Voters are largely divided along party lines when asked if President Trump should fill any U.S. Supreme Court vacancy this year and whether former President Obama should be considered for the job.
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Fewer voters than ever believe President Trump will be removed from office via impeachment, while a little-changing plurality still thinks he will be reelected in November.
There’s more voter support for impeaching President Trump than there is for impeaching former President Clinton after all these years.
Impeachment isn’t shaping up as the most critical issue in next year’s elections, and voters still tend to think President Trump’s removal from office would hurt the economy. Democrats, of course, disagree.
A lot of voters say they’re following the House impeachment hearings, but Democrats don’t seem as interested as they were when the hearings first started.
President Trump’s Cabinet seems to have a revolving door at times, but then most voters agree this president doesn’t depend on his Cabinet like the majority of his predecessors.
The House impeachment hearings haven’t moved voters so far, with a plurality still expecting President Trump to be reelected next November. The number who thinks the president’s impeachment is likely hasn’t changed, but there’s sizable support for expanding the hearings to include the activities of Joe Biden and his son.
Most voters don’t expect fair play from the media when it comes to news coverage of the Democrats’ impeachment attempt.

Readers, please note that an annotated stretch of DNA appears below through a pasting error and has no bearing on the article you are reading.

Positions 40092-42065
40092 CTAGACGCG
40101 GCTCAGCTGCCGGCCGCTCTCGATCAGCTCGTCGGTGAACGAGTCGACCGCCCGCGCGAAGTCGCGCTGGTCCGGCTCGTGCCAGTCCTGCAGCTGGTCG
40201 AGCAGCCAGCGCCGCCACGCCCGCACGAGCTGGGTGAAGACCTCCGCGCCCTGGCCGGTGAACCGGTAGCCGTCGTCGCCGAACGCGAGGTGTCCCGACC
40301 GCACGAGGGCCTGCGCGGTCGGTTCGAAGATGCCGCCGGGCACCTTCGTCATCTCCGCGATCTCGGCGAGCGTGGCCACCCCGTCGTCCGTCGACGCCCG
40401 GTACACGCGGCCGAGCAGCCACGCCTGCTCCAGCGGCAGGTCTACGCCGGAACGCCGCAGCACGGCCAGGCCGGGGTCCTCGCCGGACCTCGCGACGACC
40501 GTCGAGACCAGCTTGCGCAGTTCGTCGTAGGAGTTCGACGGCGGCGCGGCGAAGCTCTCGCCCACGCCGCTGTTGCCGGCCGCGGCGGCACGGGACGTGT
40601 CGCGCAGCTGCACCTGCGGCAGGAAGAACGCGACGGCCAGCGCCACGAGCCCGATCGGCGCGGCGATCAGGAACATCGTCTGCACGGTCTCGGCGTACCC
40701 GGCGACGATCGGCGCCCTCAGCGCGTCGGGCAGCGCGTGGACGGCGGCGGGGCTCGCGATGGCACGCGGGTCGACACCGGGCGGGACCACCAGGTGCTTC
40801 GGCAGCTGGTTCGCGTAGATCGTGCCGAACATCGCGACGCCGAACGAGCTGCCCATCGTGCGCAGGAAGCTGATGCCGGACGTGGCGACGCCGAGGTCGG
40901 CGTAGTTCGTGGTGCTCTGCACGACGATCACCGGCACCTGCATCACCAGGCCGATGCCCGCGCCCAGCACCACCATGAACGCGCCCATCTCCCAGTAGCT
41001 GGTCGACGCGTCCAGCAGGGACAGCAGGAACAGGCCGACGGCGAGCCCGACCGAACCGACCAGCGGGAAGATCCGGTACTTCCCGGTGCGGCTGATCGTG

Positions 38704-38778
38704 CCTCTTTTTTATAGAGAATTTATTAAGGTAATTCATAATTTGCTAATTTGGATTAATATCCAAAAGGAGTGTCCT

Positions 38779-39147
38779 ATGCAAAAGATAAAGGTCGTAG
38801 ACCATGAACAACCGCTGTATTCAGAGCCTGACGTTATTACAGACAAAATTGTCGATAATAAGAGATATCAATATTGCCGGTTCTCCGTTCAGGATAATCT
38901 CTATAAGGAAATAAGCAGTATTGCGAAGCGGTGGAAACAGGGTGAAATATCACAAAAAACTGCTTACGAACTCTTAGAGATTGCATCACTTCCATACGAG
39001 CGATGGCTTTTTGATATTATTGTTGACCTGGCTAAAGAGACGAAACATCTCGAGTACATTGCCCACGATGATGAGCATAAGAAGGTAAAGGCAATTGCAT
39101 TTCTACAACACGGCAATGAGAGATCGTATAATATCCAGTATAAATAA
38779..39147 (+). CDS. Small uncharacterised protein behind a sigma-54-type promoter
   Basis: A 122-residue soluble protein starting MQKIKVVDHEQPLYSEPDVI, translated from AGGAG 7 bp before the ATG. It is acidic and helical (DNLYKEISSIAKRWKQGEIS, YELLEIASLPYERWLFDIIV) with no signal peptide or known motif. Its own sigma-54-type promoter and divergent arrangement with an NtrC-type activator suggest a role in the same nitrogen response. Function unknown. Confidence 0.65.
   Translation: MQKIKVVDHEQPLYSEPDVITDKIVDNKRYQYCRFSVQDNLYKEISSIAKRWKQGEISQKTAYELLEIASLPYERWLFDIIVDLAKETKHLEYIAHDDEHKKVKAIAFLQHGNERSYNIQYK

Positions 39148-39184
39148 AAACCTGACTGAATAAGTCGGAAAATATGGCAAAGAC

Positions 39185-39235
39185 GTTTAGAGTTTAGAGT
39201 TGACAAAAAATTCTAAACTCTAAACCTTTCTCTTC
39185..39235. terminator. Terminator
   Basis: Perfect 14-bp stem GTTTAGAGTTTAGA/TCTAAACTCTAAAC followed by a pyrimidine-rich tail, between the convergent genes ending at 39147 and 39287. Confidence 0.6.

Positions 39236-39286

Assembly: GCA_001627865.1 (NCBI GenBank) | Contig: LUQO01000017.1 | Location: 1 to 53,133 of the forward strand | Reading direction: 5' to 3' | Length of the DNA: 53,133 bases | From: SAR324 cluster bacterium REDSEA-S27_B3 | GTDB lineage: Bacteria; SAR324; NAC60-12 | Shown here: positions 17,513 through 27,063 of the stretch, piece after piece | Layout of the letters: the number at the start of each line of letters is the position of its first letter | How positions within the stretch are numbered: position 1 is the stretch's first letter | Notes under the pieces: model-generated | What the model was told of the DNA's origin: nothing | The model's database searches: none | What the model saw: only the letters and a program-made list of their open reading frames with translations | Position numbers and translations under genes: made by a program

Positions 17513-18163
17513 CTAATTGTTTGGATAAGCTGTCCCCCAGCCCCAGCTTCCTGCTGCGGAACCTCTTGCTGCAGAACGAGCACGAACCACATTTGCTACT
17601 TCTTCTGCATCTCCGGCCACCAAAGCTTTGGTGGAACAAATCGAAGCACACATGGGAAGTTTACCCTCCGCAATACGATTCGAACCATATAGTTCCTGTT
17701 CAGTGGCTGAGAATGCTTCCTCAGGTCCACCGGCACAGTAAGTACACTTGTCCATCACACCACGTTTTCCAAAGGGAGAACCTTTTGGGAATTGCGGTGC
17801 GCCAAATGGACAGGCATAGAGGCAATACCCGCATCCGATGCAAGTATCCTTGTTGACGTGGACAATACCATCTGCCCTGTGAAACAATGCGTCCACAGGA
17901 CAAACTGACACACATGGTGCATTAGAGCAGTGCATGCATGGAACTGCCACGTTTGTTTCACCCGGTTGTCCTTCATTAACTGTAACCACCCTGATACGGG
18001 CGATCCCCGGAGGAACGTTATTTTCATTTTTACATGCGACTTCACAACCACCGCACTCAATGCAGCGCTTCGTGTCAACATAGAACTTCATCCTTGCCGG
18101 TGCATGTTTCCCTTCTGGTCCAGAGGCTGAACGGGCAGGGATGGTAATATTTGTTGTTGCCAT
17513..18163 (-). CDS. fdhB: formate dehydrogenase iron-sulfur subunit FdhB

Just like the vote in the U.S. House of Representatives to push forward with an impeachment inquiry, voters are sharply divided along party lines over whether Democrats will come up with the goods to remove President Trump from office.
Veterans are even more convinced these days that President Trump is a stronger military commander in chief than most of his recent predecessors in the White House.
Most Republicans continue to identify a lot more with President Trump than with the GOP Congress, while Democrats still strongly agree with their congressional representatives. But nearly one-in-five Democrats are now more likely to agree with Trump.
Mitt Romney continues to be perhaps the most vocal Republican critic of President Trump, but GOP voters still side with the president and think Romney is hurting their party.
Just over half of voters still believe in the likelihood of an illegal high-level effort to stop the Trump presidency, but not nearly as many expect anyone to be punished for it. Voters are evenly divided over which of the major 2016 presidential campaigns is more likely to have had illegal foreign help.
Most voters still think President Trump should turn over his tax returns to his Democratic opponents, but the tax return question is a lot stronger voting issue for Democrats than it is for others.
Anti-Trumpers are more likely than President Trump’s supporters to say an impeachment vote will drive them to the polls next year. But voters in general still rank illegal immigration ahead of Trump’s impeachment as an action item for Congress and are evenly divided over whether his impeachment would help or hurt the country.
Voters think President Trump has more to lose in the growing Ukraine controversy than leading Democratic presidential hopeful Joe Biden, but they still see Trump’s reelection as a surer shot than impeachment.
While the multiple allegations against Brett Kavanaugh remain unproven, women are more suspicious of the Supreme Court justice than men, but even Democrats don’t expect him to be impeached by Congress.
Voters give positive marks to the U.S. economy these days, but thanks to the usual partisan division on most all things Trump, they tend to think the president has little or nothing to do with it.
Democratic voters are strongly convinced that President Trump is guilty of impeachable crimes, but most voters in general say congressional Democrats need to focus their attention elsewhere.
Most voters say President Trump’s use of Twitter is the wave of the future for subsequent presidents, but nearly as many, including a large number of his political opponents, think Trump’s use of social media to jump over the Washington press corps is bad for the country.